Police detective denies rape in Stratford hotel room - The Stratford Observer

Police detective denies rape in Stratford hotel room

Stratford Editorial 19th Mar, 2015 Updated: 28th Oct, 2016   0

A POLICE detective has told a jury he had sex with a woman in a Stratford hotel room in a ‘one-night stand’ after meeting her in a pub while he was attending a conference.

And DC Nicholas Doherty insisted the sexual activity was consensual, and that at no stage did the woman indicate she was not happy with what was going on between them.

The 42 year-old, of Walney, Barrow-in-Furness, Cumbria, has pleaded not guilty to two charges of raping the woman and one of attempting to rape her, and also sexually assaulting her, during the incident in February 2012.

Prosecutor Simon Phillips told the jury Doherty’s job as a detective constable with Cumbria Constabulary involved recovering the proceeds of crime from criminals, and in February 2012 he attended a conference on that topic in Stratford.

Following a dinner after one day at the conference, Doherty and some colleagues went to a pub in Stratford town centre where he met the woman, who he did not know, and they chatted, which Doherty described as ‘a very flirtatious conversation’.

Both drank alcohol, and Doherty was sick outside the pub, although was not established if it was drink-related.

The woman, who was in her 30s, said she had around seven glasses of wine and a gin and tonic but was not ‘out of control’.

After leaving the pub at about 11.30pm they went back to the hotel where Doherty was staying for a night-cap – but opted for a tea and a coffee.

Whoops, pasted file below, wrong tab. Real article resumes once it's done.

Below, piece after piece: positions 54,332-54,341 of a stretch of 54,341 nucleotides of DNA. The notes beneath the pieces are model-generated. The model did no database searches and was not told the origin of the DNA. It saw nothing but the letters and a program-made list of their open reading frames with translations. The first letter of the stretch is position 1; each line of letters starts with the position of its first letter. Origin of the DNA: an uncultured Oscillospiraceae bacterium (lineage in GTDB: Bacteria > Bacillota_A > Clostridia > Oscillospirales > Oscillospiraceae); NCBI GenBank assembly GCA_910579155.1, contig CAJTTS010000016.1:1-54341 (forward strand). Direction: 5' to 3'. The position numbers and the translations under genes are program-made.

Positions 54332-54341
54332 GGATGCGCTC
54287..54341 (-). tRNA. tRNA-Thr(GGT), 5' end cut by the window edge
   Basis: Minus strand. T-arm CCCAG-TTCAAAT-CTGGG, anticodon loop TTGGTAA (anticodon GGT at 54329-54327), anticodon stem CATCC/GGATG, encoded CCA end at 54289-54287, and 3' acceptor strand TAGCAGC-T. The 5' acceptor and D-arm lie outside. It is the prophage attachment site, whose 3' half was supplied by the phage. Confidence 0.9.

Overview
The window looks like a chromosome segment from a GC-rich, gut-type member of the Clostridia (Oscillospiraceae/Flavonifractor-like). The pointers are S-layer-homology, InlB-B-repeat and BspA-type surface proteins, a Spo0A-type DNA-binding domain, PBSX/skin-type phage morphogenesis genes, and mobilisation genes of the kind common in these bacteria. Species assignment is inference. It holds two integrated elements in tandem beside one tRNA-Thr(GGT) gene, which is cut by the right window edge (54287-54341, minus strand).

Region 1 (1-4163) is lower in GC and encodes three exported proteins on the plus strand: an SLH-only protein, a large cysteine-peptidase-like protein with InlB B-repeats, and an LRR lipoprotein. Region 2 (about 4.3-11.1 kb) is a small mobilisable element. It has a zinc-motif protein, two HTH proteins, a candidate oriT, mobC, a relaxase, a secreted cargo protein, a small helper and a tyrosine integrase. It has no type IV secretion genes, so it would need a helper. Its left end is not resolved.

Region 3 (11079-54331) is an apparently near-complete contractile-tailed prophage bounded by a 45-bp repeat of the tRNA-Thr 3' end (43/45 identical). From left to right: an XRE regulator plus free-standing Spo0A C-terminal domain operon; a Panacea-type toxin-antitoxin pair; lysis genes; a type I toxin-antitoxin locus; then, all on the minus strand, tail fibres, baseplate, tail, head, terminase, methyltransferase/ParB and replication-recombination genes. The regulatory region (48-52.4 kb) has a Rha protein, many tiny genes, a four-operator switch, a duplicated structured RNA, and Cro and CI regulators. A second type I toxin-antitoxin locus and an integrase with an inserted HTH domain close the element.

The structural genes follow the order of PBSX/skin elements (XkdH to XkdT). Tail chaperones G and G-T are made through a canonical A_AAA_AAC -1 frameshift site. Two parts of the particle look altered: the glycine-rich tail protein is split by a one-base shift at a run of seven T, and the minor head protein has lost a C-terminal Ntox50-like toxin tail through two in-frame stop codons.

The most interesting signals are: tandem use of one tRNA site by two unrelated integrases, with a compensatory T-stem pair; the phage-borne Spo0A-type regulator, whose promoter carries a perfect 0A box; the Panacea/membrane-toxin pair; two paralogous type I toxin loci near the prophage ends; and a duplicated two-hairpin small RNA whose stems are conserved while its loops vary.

A CCTV camera in the hotel foyer showed them getting into a lift to the first floor, and they went into a room where the woman went to the bathroom while Doherty made the drinks.

When she came out of the bathroom she sat on the end of the bed at one side, while Doherty sat on the other side as they had their hot drinks.

The jury heard her next memory was of being naked on the bed in the dark with Doherty on top of her.

“Had she fallen asleep and the defendant taken advantage of her, or has she simply forgotten and blocked out what had led up to it?” posed Mr Phillips.

Throughout, it was said the woman was saying no, but it was alleged she was being restrained by Doherty before he eventually let her go – and she quickly put on her dress and left the room.

The jury heard the following day the woman told her housemate some of what had happened – but did not make a formal complaint until a few days later.

She was seen by a female officer and her interview, which was video-recorded, was played to the jury.

But Mr Phillips said: “Unfortunately she did not know the true identity of the man. She thought it was somebody called Mike or Mick.

“In fact it turned out to be this defendant, but it took police officers 18 months to track him down from the list of attendees at the conference.”

When he was questioned Doherty said his memory of events was poor because of the passage of time, but he remembered having consensual sex with a woman.

He said if the woman had said no at any stage, he would have stopped, adding when they had finished having sex he just left the room, possibly while she was in the bathroom.

Doherty accepted holding her wrists during sex and that he may have caused the bruising from which she suffered, but denied having sex with her when she was asleep.

Saleema Mahmood, defending, put to the woman: “You knew that you and the man you knew as Mike had gone to that bedroom anticipating you were going to be intimate.” She replied: “No.”

The woman, who said she did not recall Doherty telling her he was a police officer and denied their conversation in the pub had been flirtatious, and said she had not consented to the sexual activity.

Doherty told Miss Mahmood the woman had been consenting.

Miss Mahmood asked him whether he thought it was a one-off event or the beginning of something more, to which he replied he classed it as a ‘one-night stand’.

The trial continues.

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